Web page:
The summer competish among broadcasters and cablers was livelier than ever this year.

Cable nets once again took advantage of the broadcasters’ off-season frame to launch several new scripted players — including breakout successes in TNT’s “Rizzoli and Isles,” USA’s “Covert Affairs,” A&E’s “The Glades” and TV Land’s “Hot in Cleveland.”

But the broadcast nets didn’t throw in the towel this time around. The Big Four networks were up summer-to-summer by 5% among adults 18-49, while ad-supported cable as a whole dipped in the 18-49 demo by 3%.

Among total viewers, the growth story was almost identical: The Big Four were up 3% and the cablers were flat. The top 10 ad-supported entertainment cable nets were up 4%.

But those numbers only tell part of the story. The broadcasters growth, for starters, was boosted by double-digit gains at ABC, which enjoyed a blockbuster NBA Finals series (a seven-game rematch between the Los Angeles Lakers and Boston Celtics) in June.

Cable’s declines, meanwhile, came in part from off-net repeats, which didn’t perform as well this summer.

And in the race to launch new scripted franchises, cable wound up with more new entries that appear to be long-term players.

Ultimately, though, while cable dipped and broadcast rebounded this summer, USA, TNT and company have more reason to toast their success this Labor Day weekend. Here’s a look at this summer’s winners and losers:


USA Network. For the fifth-consecutive year, the NBC U-owned net was cable’s top network, dominating all rivals among total viewers.

Summer-to-date in primetime, USA has averaged nearly 3.5 million viewers, an advantage of 1 million over No. 2 TNT. USA also wins in adults 18-49 (1.3 million) and 25-54 (1.4 million).

USA was helped in particular by newcomer “Covert Affairs,” which built sharply on its “White Collar” lead-in and wound up as the summer’s No. 2 new original series on ad-supported cable. But returning hits “Burn Notice” and “Royal Pains” also led USA’s summer success.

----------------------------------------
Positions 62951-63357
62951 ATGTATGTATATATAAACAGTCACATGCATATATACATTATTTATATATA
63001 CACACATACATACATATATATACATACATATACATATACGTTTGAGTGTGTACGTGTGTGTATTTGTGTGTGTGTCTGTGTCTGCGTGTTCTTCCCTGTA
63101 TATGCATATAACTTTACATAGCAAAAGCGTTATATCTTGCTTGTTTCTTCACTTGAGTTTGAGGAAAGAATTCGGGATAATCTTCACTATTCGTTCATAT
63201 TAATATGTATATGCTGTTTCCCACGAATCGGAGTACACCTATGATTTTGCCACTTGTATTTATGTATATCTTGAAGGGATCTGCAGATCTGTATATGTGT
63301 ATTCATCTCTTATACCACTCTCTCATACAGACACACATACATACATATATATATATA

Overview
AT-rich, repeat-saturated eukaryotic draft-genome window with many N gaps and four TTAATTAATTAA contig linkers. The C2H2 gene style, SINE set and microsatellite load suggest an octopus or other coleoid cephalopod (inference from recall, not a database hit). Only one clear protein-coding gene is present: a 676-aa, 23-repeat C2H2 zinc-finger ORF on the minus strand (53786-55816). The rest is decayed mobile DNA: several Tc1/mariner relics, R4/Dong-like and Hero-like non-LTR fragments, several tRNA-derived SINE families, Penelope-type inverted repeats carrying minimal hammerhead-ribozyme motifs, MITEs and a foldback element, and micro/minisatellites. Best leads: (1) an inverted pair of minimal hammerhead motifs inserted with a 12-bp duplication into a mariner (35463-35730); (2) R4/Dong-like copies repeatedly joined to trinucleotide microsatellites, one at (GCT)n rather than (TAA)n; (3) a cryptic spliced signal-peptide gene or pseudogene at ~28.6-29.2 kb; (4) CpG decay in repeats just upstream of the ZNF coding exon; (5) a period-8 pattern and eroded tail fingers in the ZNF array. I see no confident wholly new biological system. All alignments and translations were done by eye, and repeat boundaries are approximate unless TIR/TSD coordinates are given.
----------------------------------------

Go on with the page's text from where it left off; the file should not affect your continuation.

TNT’s “Rizzoli and Isles” and “Memphis Beat.” Not to be outdone by USA, Turner also found success in adding new series that fit into the channel’s brand.

“Rizzoli and Isles” repped the surprise success story of the summer. The show, starring Angie Harmon as a Boston detective and Sasha Alexander as a medical examiner, averaged a strong 8.1 million viewers in original episodes, ahead of all other basic cable series.

“Memphis Beat,” fronted by Jason Lee, also opened strong for TNT, landing a second-season pickup as well.

A&E. The cabler fielded its most promising original drama to date (by its ratings benchmark) in “The Glades.” The crime procedural has a lighter tone than the channel’s past entries, and Aussie star Matt Passmore is getting attention as a TV newcomer to watch.

“Hot in Cleveland.” TV Land hit the bull’s-eye of its target demo with its first original laffer, thanks to a strong cast with gold-plated sitcom credentials: Valerie Bertinelli, Jane Leeves, Wendie Malick and Betty White. The show nabbed a 20-episode renewal after three airings.

“True Blood.” Sex, skin and vampires put HBO in the top 10 week after week in the 18-49 derby, which is no mean feat for an outlet with a fraction of the distribution of its broadcast and basic cable competish.

New Jersey. The Garden State’s flashiest residents have undeniable heat — even if locals like Gov. Chris Christie aren’t fans. Season two of “Jersey Shore” continues to grow on MTV, where Snooki, the Situation and crew have become celebs and cottage industries in their own right. And Bravo just gave a renewal to the acrylic-nail-loving Jersey “Housewives.”

Veteran broadcast reality shows “Big Brother” and “The Bachelor.” By all rights of reality-TV gravity, both primetime staples should have run out of gas at this point, but to the credit of their producers and networks, both “Brother” and “Bachelor” have managed to evolve and remain part of the summer TV zeitgeist.


Repeats. With so much original fare on broadcast and cable, auds have continued to turn their back on summer reruns — particularly dramas and single-camera comedies.

The swoon has hit CBS particularly hard. The Eye’s summer viewership is down 5%, the most of the Big Four nets. CBS’ Monday night comedy block held up fine, but execs may want to think about adding more originals next year to avoid another dip.

The trend isn’t just affecting broadcasters. Off-net repeats are also facing viewer erosion at the cable nets — which partly explains cable’s ratings declines.

New scripted broadcast series. With the exception of “Rookie Blue,” ABC’s Canadian acquisition that performed decently in the “Grey’s Anatomy” Thursday 9 p.m. timeslot, the broadcasters’ latest stab at original scripted fare didn’t make much noise. The networks stacked their sked with original dramas this summer, many of the international co-production variety. But most of the shows, including Fox’s new fall entry “The Good Guys,” failed to deliver.

“Oprah Winfrey.” Viewers are already saying farewell to the retiring Queen of Talk, who has seen her ratings drop 12% this summer. Winfrey will likely get a big boost once her final season begins later this month, but her show’s massive erosion this summer is proof that her sense of timing is still good. It’s time to wrap up her syndie run.

Winfrey’s declines, meanwhile, may have helped “Judge Judy.” The veteran gaveler is now leading the daytime syndie pack, thanks to a 7% ratings jump this summer.

Rick Kissell contributed to this report.